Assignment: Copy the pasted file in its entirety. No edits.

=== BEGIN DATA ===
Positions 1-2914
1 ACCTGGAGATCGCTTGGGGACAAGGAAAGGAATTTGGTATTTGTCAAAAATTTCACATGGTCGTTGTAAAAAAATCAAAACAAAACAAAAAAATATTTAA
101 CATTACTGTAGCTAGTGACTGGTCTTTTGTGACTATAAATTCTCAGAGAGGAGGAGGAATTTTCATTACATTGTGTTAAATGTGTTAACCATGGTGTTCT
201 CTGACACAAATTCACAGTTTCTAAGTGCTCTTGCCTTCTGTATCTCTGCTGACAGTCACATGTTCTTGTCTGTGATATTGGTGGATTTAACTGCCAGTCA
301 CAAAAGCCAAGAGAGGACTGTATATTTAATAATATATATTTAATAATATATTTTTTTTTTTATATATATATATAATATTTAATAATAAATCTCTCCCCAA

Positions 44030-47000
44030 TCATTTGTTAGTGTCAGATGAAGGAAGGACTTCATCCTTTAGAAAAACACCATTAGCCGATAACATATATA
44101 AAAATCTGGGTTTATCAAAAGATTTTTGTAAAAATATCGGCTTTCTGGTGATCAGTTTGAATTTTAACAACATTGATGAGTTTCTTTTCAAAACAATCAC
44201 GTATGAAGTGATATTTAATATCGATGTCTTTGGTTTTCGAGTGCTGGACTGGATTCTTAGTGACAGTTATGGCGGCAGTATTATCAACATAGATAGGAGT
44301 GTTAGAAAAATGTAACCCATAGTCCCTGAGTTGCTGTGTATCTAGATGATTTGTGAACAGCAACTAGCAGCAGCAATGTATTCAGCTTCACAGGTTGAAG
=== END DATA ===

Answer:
Positions 1-2914
1 ACCTGGAGATCGCTTGGGGACAAGGAAAGGAATTTGGTATTTGTCAAAAATTTCACATGGTCGTTGTAAAAAAATCAAAACAAAACAAAAAAATATTTAA
101 CATTACTGTAGCTAGTGACTGGTCTTTTGTGACTATAAATTCTCAGAGAGGAGGAGGAATTTTCATTACATTGTGTTAAATGTGTTAACCATGGTGTTCT
201 CTGACACAAATTCACAGTTTCTAAGTGCTCTTGCCTTCTGTATCTCTGCTGACAGTCACATGTTCTTGTCTGTGATATTGGTGGATTTAACTGCCAGTCA
301 CAAAAGCCAAGAGAGGACTGTATATTTAATAATATATATTTAATAATATATTTTTTTTTTTATATATATATATAATATTTAATAATAAATCTCTCCCCAA

Positions 44030-47000
44030 TCATTTGTTAGTGTCAGATGAAGGAAGGACTTCATCCTTTAGAAAAACACCATTAGCCGATAACATATATA
44101 AAAATCTGGGTTTATCAAAAGATTTTTGTAAAAATATCGGCTTTCTGGTGATCAGTTTGAATTTTAACAACATTGATGAGTTTCTTTTCAAAACAATCAC
44201 GTATGAAGTGATATTTAATATCGATGTCTTTGGTTTTCGAGTGCTGGACTGGATTCTTAGTGACAGTTATGGCGGCAGTATTATCAACATAGATAGGAGT
44301 GTTAGAAAAATGTAACCCATAGTCCCTGAGTTGCTGTGTATCTAGATGATTTGTGAACAGCAACTAGCAGCAGCAATGTATTCAGCTTCACAGGTTGAAG